Alan Hammond
Alan Hammond

Lots of talk about labour brokers, not much listening

Parliament has been holding public hearings on proposals to curtail, and possibly ban, the operations of labour brokers. A marathon two-day session saw lots of talking between the parties but not much evidence that there was much listening going on.

The minister of labour has been unhappy with the rise in the use of labour brokers for the last few years.

The pledge to ban labour broking was included in the ANC’s manifesto for the last election, which gave Mdladlana the platform he needed to push through the necessary changes in labour laws.

Before a change in the law can be affected, the correct procedure is for the National Assembly’s portfolio committee on labour to hold public hearings on the matter.

For two days this week, the apartheid-era parliamentary chamber was the home to lots and lots of talking about labour brokers, or temporary employment services, as they prefer to be known.

The tone was set early on the first day after the first presentation gave some insight into the activities of highly skilled engineers and project mangers and their interactions with labour brokers. For the skilled workers the labour broker acts more like a Hollywood agent. The broker knows the going rate for scarce, skilled workers and ensures that their client gets the best terms and conditions.

After the presentation Alina Rantsolase MP, current ANC caucus chair and former unionist, lead the charge. She outlined a number of exploitative practices that can happen in the workplace, from immediate dismissal without severance pay, to abuse of health and safety procedures. Why hadn’t his presentation dealt with those issues she asked?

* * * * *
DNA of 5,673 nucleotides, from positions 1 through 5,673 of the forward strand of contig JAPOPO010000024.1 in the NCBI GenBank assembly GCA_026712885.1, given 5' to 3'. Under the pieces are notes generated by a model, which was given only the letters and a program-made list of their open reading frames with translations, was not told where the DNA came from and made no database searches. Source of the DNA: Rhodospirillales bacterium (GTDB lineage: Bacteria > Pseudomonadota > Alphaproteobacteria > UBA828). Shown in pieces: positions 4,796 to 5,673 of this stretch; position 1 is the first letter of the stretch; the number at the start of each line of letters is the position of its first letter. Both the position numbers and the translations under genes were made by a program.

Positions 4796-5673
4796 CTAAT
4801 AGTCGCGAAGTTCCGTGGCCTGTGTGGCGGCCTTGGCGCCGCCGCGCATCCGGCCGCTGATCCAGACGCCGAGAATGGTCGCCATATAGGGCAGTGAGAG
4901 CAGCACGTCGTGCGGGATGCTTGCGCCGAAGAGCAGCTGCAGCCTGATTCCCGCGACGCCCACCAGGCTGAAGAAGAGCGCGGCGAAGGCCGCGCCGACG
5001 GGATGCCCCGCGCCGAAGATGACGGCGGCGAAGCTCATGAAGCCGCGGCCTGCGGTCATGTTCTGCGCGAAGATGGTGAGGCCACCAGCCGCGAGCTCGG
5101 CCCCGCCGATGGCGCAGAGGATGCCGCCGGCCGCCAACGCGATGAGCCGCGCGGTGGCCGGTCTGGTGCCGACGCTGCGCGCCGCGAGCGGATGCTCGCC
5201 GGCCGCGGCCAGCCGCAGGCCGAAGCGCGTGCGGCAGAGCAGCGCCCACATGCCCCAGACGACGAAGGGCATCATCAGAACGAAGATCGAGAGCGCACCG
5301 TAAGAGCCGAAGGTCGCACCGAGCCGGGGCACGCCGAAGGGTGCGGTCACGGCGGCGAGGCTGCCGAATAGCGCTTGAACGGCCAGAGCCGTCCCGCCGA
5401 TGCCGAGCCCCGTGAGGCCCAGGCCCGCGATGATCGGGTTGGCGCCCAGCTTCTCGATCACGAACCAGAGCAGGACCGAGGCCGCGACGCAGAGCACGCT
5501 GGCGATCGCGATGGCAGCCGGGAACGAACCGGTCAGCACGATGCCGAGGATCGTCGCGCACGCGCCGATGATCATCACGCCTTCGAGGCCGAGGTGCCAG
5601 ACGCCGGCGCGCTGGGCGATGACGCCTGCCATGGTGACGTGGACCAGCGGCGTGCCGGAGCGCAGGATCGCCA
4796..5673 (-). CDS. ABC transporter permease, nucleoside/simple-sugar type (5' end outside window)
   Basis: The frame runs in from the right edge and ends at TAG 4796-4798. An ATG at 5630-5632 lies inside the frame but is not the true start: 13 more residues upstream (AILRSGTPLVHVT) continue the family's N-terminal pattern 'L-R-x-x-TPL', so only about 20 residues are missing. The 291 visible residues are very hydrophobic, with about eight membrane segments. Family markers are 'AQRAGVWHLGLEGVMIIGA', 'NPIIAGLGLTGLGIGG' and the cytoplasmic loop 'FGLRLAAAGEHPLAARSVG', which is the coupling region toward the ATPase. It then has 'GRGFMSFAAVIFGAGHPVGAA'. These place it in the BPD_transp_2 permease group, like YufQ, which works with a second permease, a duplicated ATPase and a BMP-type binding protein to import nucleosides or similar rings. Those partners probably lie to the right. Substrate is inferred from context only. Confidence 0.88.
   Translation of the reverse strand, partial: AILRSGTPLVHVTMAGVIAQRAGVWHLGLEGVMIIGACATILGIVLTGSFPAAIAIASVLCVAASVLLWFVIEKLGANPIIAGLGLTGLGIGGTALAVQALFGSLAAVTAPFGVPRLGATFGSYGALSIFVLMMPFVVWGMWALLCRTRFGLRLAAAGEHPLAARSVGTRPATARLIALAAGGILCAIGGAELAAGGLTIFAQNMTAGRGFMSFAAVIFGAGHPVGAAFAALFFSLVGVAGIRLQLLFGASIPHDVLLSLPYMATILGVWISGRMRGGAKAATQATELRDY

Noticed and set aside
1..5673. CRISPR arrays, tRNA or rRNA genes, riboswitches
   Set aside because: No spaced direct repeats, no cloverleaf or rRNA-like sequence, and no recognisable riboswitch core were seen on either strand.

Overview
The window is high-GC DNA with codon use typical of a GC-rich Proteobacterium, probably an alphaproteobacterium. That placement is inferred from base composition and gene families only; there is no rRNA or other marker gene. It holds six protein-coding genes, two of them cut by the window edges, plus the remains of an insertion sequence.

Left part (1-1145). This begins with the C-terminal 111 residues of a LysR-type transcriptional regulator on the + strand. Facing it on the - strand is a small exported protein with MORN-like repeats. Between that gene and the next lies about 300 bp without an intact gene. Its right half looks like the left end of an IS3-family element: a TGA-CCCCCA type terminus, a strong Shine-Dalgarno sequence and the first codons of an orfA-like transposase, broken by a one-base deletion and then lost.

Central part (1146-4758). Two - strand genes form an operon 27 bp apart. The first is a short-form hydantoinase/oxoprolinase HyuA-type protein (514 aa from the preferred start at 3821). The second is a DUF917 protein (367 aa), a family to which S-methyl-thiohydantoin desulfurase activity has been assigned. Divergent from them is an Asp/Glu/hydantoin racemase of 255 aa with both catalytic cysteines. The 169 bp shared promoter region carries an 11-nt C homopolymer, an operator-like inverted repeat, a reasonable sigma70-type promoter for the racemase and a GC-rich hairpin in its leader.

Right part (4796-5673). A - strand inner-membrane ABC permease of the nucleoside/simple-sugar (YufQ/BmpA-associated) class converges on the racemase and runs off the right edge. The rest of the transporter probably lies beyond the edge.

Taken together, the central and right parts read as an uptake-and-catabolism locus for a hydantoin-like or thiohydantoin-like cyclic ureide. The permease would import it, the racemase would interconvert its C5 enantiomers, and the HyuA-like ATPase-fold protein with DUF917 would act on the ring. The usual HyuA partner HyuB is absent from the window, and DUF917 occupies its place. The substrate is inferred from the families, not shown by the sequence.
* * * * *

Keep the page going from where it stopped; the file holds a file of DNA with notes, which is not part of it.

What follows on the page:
The presenter, who works with highly skilled employees, could bring no relevant examples to the hearings. He was left to speculate about the practices of domestic worker agencies, which he had some scant knowledge of in his private life.

It didn’t give the impression that committee members were interested in learning about the topic. They had already formed their views on the practice and were intent on telling the presenters what the facts were rather than trying to learn from them.

It is a form of 21st century slavery and cannot be reformed — it must be destroyed completely. That statement was made on the morning of the first day and there was no evidence that anyone’s opinion was changed by the end of the hearings.

The only humour in the two days occurred when Kevin Cowley from labour broker federation Capes said that brokers were not about exploiting people but were actually in the business of skills. For some reason laughter broke out across the chamber!

Cowley continued that calls for the banning of labour broking were completely out of touch with reality! The ANC members of the committee (who hold the majority) didn’t appear to hear anything from the labour brokers that would cause them to change their commitment to banning labour broking. It looks like Cowley’s reality could be changing soon!